War Against FDR
Well, it’s all but official. The neoconservative movement has declared war on the entirety of FDR’s legacy. Social Security, of course, has been under attack for a while, and Bush has stopped even bothering to hide the fact that his plan will do nothing to address the “problem” he’d earlier identified as the reason Social Security must be “fixed.” But with his recent remarks in Riga, Latvia, the President took aim at FDR’s leadership in World War II, as well. “V-E Day marked the end of fascism, but it did not end oppression. The agreement at Yalta followed in the unjust tradition of Munich and the Molotov-Ribbentrop Pact. . . . Had we fought and sacrificed only to achieve the permanent division of Europe into armed camps?” Although he wouldn’t say it in so many words, the question on the President’s lips seemed to be “Was it worth it to fight Hitler?”
It didn’t take long for that leading light of backward-looking causes everywhere, Pat Buchanan, to jump on the beer hall wagon. Not only did he not mince words, he titled his most recent column, “Was World War II Worth It?” He had plenty more questions in the body of the piece.
If Yalta was a betrayal of small nations as immoral as the Molotov-Ribbentrop Pact, why do we venerate Churchill and FDR? . . . If Britain endured six years of war and hundreds of thousands of dead in a war she declared to defend Polish freedom, and Polish freedom was lost to communism, how can we say Britain won the war? If the West went to war to stop Hitler from dominating Eastern and Central Europe, and Eastern and Central Europe ended up under a tyranny even more odious, as Bush implies, did Western Civilization win the war?
Pat ultimately works his way to his most self-damning question: “If the objective of the West was the destruction of Nazi Germany, it was a "smashing" success. But why destroy Hitler?” It’s not much of a leap to assume Pat’s preference would have been to pal up with Hitler in order to fight Stalin, but Bush hasn’t gone that far. He has implied, however, that FDR and Churchill rolled over to give Stalin whatever he wanted.
Did Stalin want free elections in Eastern Europe? Well, that’s what FDR and Churchill rolled over to give him at Yalta.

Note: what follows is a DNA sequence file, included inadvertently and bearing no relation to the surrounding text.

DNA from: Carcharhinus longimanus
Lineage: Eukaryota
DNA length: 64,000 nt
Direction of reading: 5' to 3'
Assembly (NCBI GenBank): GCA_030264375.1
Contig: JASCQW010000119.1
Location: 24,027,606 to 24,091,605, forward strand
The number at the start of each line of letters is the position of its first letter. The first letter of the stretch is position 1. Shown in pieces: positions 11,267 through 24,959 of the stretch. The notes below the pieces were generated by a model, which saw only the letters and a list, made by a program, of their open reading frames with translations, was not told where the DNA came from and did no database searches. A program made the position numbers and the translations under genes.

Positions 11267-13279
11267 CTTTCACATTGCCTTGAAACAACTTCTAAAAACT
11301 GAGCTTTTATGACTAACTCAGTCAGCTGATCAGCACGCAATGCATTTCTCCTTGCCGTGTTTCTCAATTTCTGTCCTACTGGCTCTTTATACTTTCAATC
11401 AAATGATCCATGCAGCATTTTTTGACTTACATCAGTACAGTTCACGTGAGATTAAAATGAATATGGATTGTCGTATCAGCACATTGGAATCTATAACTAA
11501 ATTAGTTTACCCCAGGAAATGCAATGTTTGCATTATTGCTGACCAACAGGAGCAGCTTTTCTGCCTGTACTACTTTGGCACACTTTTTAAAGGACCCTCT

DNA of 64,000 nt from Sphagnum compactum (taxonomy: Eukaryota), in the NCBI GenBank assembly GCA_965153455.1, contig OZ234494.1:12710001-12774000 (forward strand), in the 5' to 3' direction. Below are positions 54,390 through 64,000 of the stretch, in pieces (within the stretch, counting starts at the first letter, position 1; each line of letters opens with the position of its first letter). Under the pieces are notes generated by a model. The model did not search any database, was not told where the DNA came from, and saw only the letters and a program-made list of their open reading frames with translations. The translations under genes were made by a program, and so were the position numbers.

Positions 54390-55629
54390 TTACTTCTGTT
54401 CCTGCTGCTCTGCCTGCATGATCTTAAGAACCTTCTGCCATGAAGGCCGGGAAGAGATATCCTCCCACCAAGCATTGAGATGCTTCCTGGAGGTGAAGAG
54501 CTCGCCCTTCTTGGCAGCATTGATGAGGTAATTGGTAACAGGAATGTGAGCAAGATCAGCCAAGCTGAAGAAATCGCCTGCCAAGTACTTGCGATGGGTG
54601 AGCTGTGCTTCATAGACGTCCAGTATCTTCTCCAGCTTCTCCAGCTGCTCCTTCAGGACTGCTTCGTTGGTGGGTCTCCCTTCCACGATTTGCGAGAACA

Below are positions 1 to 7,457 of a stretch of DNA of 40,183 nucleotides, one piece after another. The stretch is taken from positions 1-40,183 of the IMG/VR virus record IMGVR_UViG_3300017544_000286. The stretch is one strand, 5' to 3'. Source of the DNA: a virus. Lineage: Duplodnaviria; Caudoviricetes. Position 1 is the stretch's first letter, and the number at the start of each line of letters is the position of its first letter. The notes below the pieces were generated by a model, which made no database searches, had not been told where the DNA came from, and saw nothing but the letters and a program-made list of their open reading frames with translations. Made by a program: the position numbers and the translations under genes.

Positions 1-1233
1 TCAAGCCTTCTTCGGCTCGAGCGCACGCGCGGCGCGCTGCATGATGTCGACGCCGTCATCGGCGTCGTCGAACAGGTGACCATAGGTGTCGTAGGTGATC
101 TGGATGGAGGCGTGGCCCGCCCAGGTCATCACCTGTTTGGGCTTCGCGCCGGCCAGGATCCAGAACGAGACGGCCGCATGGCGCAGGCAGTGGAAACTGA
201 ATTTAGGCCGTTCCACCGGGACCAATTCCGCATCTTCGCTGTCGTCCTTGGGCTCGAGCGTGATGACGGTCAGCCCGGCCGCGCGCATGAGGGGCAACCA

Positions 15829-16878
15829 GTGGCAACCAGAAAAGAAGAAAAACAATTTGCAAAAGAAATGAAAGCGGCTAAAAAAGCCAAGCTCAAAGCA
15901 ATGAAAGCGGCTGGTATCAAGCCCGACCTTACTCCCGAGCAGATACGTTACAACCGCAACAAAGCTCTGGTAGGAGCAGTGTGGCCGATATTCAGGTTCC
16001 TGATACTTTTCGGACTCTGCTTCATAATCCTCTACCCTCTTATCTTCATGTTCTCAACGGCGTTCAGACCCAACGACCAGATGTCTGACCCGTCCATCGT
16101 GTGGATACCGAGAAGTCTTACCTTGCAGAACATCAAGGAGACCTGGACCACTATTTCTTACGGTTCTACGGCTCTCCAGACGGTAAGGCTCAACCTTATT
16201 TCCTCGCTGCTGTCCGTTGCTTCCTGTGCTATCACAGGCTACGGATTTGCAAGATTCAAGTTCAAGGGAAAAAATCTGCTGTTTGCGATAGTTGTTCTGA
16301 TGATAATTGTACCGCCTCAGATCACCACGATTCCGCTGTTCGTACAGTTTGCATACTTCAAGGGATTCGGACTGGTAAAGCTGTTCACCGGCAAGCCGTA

The establishment of order in Europe and the rebuilding of national economic life must be achieved by processes which will enable the liberated peoples to destroy the last vestiges of nazism and fascism and to create democratic institutions of their own choice. This is a principle of the Atlantic Charter - the right of all people to choose the form of government under which they will live - the restoration of sovereign rights and self-government to those peoples who have been forcibly deprived to them by the aggressor nations.
To foster the conditions in which the liberated people may exercise these rights, the three governments will jointly assist the people in any European liberated state or former Axis state in Europe where, in their judgment conditions require,
(a) to establish conditions of internal peace;
(b) to carry out emergency relief measures for the relief of distressed peoples;
(c) to form interim governmental authorities broadly representative of all democratic elements in the population and pledged to the earliest possible establishment through free elections of Governments responsive to the will of the people; and
(d) to facilitate where necessary the holding of such elections.
At the point in the war when the Big Three met at Yalta, although victory in Europe looked attainable, victory against Japan in the Pacific would still require quite a bit of effort. After Hitler was defeated, FDR wanted Russia to turn its attention East in no short order to finish the threat in that theater, as well. The diplomacy was delicate, to be sure, and the agreement that was signed (and later blithely ignored by Stalin) may have been more optimistic than called for by the reality on the ground–specifically the fact that the Red Army already effectively occupied Eastern Europe and wasn’t about to leave without being pushed out.
As the battle against FDR and his legacy opens a new front this week, we can do little more than go back to our own history books to arrive at our own opinions on the matter (yeah, right, like that’s going to happen in this day and age). For starters, we could do worse than look at this speech by Robert A. Divine, a pioneer of Cold War history, for some analysis of FDR’s wartime relationship with Stalin and the Soviet Union.